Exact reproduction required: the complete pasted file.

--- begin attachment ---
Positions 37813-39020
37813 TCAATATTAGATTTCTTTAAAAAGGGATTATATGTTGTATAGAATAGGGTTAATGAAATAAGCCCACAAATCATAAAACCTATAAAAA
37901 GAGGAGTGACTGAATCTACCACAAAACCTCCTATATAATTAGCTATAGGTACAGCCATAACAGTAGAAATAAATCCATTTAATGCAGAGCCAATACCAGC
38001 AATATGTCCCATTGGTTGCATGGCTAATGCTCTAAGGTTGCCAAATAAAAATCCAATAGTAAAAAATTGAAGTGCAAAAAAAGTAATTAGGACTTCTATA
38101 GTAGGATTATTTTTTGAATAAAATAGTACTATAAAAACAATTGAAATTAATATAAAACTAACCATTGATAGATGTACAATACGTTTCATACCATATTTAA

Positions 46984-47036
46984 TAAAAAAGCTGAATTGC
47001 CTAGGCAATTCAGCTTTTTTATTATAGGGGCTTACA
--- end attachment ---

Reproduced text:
Positions 37813-39020
37813 TCAATATTAGATTTCTTTAAAAAGGGATTATATGTTGTATAGAATAGGGTTAATGAAATAAGCCCACAAATCATAAAACCTATAAAAA
37901 GAGGAGTGACTGAATCTACCACAAAACCTCCTATATAATTAGCTATAGGTACAGCCATAACAGTAGAAATAAATCCATTTAATGCAGAGCCAATACCAGC
38001 AATATGTCCCATTGGTTGCATGGCTAATGCTCTAAGGTTGCCAAATAAAAATCCAATAGTAAAAAATTGAAGTGCAAAAAAAGTAATTAGGACTTCTATA
38101 GTAGGATTATTTTTTGAATAAAATAGTACTATAAAAACAATTGAAATTAATATAAAACTAACCATTGATAGATGTACAATACGTTTCATACCATATTTAA

Positions 46984-47036
46984 TAAAAAAGCTGAATTGC
47001 CTAGGCAATTCAGCTTTTTTATTATAGGGGCTTACA